Raspberry Pi’s – I seem to have collected a selection of Raspberry Pi’s somewhere along the way. I have a Zero, a ZeroW, 1B (which in a different life I turned into a PoE CCTV camera), 2B and 3B plus I think somewhere there’s another 2B. I really should do something cool with them!

Wooden storage box – I started restoring a large wooden box some time ago. The box used to be in my granddad’s workshop as a toolbox for many years and before that I gather it belonged to his uncle so it’s been around for a long time and has suffered a bit with use and age with some areas with woodworm damage and the rope handles badly degraded. It has also been painted brown at some stage so I’ll need to get that cleaned up as well. I intend to restore it to a ‘usable’ condition so rather than trying to make it as new just tidy it up, repair the damage and make it solid enough not to degrade further but still look like the well used item it is.

Subwoofer project – Has been in constant use for ages despite never being technically finished. I really need to actually finish it and write this up!

There will be more but I think that’s enough update for now – rest assured I’ve not stopped! Especially since this morning another turbo arrived in the post, the fourth I now have here….

Upgrading a SIP Migmate 130 Turbo welder – Part 2, The 6m Dollar Welder

So after it had been left abandoned in a cupboard for a couple years I was recently contacted by the guy who actually owns the old SIP Migmate welder saying he had a couple projects to do that would be good for a MIG but aware we’d previously done it serious damage to the torch he’d found a wire feed unit with a euro torch connector on ebay and could we make it fit. Well of course we could, what could possibly go wrong! Before I knew it he’d ordered it to ship to me so I guess we were modding the welder again. We can rebuild it better than it was before!

Upgraded Wire Feed

Wire feeder
The new wire feed motor

So this is what turned up – clearly a different beast entirely to the original plastic rubbish. Don’t be mistaken, it’s a top quality Chinese unit but it is significantly better built than the original – one being mostly metal it doesn’t deflect under load. Add to that the motor is rated at 40W which is probably four times more than the original one it should be able to drive wire through longer torch leads with no problem.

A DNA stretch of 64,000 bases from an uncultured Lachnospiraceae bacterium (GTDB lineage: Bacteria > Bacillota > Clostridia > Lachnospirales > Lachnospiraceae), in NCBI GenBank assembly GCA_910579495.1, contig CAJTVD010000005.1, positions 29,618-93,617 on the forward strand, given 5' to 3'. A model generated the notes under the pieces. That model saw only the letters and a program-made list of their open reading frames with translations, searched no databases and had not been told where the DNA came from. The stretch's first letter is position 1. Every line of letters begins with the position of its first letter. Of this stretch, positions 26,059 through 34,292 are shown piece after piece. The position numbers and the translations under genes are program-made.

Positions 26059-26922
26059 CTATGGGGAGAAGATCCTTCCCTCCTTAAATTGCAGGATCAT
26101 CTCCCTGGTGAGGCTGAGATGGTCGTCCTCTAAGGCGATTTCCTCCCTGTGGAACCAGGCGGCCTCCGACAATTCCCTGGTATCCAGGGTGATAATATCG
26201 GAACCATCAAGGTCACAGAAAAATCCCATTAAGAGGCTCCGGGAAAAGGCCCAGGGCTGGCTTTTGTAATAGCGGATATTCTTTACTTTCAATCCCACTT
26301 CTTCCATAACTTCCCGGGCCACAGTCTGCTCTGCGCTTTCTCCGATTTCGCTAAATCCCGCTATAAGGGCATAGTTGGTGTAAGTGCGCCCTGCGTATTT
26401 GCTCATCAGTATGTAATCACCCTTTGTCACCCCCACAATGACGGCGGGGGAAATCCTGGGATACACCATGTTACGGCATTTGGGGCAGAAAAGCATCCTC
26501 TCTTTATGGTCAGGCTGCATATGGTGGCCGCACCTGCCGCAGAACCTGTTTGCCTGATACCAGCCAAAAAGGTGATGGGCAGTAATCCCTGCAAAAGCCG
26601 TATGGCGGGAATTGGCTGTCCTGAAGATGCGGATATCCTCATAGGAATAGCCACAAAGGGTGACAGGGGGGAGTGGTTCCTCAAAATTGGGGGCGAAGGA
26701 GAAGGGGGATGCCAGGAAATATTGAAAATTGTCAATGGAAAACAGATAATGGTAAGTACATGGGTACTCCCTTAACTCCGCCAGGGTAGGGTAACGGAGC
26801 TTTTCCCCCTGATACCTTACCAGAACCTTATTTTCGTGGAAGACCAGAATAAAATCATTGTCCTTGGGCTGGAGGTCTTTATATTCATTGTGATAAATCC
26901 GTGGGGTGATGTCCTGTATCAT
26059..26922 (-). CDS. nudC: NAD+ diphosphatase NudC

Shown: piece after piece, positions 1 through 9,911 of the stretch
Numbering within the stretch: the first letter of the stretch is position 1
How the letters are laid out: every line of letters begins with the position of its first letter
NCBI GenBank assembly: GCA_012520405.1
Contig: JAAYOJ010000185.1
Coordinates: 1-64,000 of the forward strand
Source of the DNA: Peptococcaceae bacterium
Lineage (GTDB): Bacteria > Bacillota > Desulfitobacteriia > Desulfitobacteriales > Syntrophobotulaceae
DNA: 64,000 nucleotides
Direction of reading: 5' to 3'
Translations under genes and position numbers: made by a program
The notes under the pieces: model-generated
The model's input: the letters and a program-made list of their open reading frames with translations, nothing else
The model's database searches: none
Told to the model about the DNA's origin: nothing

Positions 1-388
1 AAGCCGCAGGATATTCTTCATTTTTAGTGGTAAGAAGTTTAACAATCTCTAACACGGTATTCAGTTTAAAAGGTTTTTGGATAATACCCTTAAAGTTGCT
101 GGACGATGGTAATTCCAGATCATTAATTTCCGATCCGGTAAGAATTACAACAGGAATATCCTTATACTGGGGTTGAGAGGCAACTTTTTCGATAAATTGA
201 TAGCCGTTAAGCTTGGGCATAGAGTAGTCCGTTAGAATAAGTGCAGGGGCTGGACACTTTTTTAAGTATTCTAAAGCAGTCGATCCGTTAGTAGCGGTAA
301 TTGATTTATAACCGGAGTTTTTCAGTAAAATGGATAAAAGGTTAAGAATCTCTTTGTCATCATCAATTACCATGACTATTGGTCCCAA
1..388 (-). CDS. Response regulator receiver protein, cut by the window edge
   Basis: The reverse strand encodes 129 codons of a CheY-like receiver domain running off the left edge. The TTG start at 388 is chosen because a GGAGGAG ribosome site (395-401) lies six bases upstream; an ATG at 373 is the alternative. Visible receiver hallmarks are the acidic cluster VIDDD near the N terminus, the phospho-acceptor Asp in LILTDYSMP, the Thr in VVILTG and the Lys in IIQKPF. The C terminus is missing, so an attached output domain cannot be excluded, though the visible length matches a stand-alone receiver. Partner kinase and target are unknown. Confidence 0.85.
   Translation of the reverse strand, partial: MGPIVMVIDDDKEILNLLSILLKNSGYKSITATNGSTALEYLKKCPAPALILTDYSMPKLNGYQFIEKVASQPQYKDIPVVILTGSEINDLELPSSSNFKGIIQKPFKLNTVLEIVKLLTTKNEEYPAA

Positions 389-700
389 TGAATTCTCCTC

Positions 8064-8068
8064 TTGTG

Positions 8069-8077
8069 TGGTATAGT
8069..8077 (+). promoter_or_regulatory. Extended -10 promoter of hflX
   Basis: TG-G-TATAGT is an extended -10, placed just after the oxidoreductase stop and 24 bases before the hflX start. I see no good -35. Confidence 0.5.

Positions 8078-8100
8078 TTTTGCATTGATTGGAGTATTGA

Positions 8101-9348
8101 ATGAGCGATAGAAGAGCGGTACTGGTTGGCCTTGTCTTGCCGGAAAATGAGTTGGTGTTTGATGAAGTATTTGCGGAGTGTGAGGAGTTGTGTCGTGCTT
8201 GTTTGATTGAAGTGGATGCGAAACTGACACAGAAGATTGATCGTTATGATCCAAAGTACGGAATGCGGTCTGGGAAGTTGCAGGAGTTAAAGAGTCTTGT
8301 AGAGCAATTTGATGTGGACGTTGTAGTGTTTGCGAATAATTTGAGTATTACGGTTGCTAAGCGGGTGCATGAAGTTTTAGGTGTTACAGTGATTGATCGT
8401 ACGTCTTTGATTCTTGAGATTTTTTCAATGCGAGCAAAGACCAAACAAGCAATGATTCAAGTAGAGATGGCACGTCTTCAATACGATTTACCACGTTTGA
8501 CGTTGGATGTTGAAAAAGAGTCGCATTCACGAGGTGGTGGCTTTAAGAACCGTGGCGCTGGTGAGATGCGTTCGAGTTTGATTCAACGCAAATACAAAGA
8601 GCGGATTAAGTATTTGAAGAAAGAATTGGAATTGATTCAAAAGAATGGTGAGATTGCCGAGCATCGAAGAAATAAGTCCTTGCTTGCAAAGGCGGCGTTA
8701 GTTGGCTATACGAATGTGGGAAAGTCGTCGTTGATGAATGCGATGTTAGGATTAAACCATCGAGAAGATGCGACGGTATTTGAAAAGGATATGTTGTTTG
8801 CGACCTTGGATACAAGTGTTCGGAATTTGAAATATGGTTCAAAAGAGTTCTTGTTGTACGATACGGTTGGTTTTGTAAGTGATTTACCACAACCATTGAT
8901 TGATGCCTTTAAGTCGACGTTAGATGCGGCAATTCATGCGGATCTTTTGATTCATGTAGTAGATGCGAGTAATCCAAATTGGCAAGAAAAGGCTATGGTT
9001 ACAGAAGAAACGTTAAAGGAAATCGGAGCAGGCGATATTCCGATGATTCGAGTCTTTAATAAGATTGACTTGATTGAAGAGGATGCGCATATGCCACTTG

Wire feed drive comparison

You can clearly see the significant difference in the units in this picture. But that isn’t going to stop us!

First off we need to remove the existing feed unit. These are held on with four pop rivets which are quickest removed with a power drill. To extract the drive unit the torch must also be unbolted from it with the one retaining nut.

Migmate 130 of feed removal

So at this point you should be left with this :

At this stage you’re probably wondering how this will work, and if (however unlikely) you’re attached to this welder you probably want to stop reading, this will not be pretty!

If you’re you’re not attached to the welder I suggest finding an angle grinder and getting busy!

The key thing to note here is because the new drive is for a euro torch it is energised by the main supply so no conductive part of the feed drive can be in contact with the casing. Add to this the new unit has an adjustment on the top which needs clearance under the case the feed motor cut out needs to continue much lower down.

Due to the feed mechanism being physically wider the connector for the euro torch connector will sit further out than the original torch outlet. In an ideal world I’d have relocated the the wire feed to the bottom of the welder but the outlet inductor is behind the panel and I didn’t want to go trying to move that enough for that idea to be viable.

First cut for wire feed